How to feed your family on just $10 a day
Can a family have a food budget of only $70 a week - $10 a day - and still eat healthily? You can when you know how. And I know because I've survived on even less than that.
In 2016, I set myself a challenge of a food - and grocery - budget of only $50 a week. I was then a frugal single mum with two young boys, with a lot of food in my kitchen to use up.
These days my kids have grown and now play footy. I've also remarried, to a man with a healthy appetite. The $50-a-week limit is more challenging, but even so, we've gone back to it recently to force us to downsize the kitchen cupboard.
I do these food budget challenges to reduce food waste and use up what I already have - on average, one in five bags of groceries gets thrown out. But as we slide deeper into recession, not having enough money for food is a sad and often unspoken reality for many. The good news is you can be a frugal foodie and cook fabulous food. I can feed my whole family for $10 a day, and you can, too. Here's what $70 a week can look like:
Porridge with milk and brown sugar. Oats are incredibly good for you and cost about $1.40 for a 750g bag, which lasts us roughly five days.
This works out at around 28c a day (plus milk and sugar).
Yoghurt. You can get a 1kg tub for a little under $4. Split it into 100g serves in your own glass or plastic containers and it'll cost you 40c for each serve.
Fruit, muffins and sandwiches for kids, and sourdough toasties or dinner leftovers for adults.
Fruit is a healthy and filling choice. A kilogram of bananas costs about $2.49 (at the time of writing), which means each banana only costs roughly 35c.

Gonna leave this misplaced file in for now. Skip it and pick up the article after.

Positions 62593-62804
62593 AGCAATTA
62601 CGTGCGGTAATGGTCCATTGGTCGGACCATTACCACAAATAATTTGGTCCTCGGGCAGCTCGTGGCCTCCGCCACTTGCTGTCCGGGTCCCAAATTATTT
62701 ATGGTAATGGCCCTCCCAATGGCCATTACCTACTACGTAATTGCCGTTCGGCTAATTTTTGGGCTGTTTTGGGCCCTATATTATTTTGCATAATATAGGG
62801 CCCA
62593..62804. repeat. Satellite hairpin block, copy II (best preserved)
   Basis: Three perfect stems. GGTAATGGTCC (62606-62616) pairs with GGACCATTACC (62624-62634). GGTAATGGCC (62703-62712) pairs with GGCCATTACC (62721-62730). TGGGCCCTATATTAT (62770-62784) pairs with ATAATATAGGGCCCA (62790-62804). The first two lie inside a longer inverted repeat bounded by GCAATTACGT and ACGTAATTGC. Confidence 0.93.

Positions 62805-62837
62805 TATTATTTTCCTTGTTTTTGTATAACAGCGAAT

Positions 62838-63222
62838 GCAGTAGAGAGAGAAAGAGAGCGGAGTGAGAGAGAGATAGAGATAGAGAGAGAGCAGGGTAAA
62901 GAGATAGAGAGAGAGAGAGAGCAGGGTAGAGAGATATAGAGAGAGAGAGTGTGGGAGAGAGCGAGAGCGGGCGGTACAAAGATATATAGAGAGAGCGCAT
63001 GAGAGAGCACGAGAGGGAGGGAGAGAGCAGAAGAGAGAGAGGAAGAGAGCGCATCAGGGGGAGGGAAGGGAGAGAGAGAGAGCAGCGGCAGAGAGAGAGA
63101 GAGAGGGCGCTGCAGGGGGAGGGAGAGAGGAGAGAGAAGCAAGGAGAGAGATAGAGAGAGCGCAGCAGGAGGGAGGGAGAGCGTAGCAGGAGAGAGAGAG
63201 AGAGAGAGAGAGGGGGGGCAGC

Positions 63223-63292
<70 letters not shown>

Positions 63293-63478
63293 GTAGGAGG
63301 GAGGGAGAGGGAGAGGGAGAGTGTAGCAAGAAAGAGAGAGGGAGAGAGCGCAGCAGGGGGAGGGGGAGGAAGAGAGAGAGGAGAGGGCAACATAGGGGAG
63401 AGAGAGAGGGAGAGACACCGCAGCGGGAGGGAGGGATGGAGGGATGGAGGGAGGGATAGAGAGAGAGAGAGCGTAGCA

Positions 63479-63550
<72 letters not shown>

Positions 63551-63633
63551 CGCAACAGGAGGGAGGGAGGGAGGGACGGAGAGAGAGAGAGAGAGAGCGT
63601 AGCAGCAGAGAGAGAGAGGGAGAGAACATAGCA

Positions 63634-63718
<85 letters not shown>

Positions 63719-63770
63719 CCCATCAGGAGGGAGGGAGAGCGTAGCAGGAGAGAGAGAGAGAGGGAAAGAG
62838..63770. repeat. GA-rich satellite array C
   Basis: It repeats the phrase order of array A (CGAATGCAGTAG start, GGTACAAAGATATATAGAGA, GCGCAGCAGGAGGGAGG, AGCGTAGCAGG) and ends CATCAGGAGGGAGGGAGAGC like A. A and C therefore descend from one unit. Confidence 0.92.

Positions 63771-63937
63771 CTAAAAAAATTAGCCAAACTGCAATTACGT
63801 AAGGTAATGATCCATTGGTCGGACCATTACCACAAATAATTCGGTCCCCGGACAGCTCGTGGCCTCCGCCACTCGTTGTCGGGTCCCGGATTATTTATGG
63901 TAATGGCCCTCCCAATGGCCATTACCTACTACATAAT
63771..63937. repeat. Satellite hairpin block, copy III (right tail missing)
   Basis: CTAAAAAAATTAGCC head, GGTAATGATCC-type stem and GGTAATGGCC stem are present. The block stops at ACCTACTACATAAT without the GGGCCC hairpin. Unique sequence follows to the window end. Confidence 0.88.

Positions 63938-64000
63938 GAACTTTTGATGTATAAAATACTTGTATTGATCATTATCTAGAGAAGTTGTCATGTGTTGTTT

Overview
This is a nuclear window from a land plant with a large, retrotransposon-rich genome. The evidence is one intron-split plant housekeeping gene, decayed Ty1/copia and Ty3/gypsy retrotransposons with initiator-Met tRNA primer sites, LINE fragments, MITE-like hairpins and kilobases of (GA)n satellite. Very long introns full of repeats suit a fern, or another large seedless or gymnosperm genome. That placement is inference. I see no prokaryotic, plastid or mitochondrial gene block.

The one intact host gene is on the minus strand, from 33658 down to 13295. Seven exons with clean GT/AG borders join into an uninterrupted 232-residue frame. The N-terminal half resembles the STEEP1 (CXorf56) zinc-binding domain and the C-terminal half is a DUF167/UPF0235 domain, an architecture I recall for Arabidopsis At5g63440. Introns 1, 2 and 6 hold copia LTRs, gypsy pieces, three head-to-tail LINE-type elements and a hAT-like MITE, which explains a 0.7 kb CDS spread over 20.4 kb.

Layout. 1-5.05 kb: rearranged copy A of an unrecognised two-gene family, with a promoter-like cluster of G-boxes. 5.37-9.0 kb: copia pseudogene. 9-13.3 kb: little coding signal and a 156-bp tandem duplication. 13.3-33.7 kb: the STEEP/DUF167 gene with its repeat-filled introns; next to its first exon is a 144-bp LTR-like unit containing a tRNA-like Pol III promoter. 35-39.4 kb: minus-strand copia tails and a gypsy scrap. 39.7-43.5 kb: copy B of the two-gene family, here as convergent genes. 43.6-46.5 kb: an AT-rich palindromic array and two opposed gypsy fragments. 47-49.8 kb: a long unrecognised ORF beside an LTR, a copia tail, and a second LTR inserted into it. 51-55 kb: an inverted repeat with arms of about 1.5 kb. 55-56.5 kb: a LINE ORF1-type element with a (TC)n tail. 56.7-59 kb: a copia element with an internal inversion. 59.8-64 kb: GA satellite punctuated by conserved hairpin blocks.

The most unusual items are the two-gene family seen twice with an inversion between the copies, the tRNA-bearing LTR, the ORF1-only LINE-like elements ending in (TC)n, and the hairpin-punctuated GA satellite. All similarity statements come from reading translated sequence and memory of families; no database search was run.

I love cooking and exploring new dishes, which I often bulk out with seasonal vegetables and legumes.
Today's frugal favourite is slow cooker Moroccan lemon chicken drumsticks with chickpeas.
A can of chickpeas costs about 80c (or around half that if made from dried chickpeas), and chicken drumsticks are a great budget choice.
Last weekend we purchased 2kg of drumsticks for $6.99. In contrast, chicken breasts were between $9.50 and $11/kg and chicken thigh fillets were between $11 and $14/kg.
Eat produce seasonally. It's cheaper, tastes better and is better for you, too.
Eat less meat Use cheaper cuts of meat. The Heart Foundation recommends one to three lean red meat meals a week, so this will save your wallet and boost your health.
Beans and legumes are similar to meat in terms of nutrients but with no saturated fats - and they are much cheaper.
GROW YOUR OWN
Grow something to eat. Winter herbs like parsley and coriander are a good place to start.
Originally published as How to feed your family on just $10 a day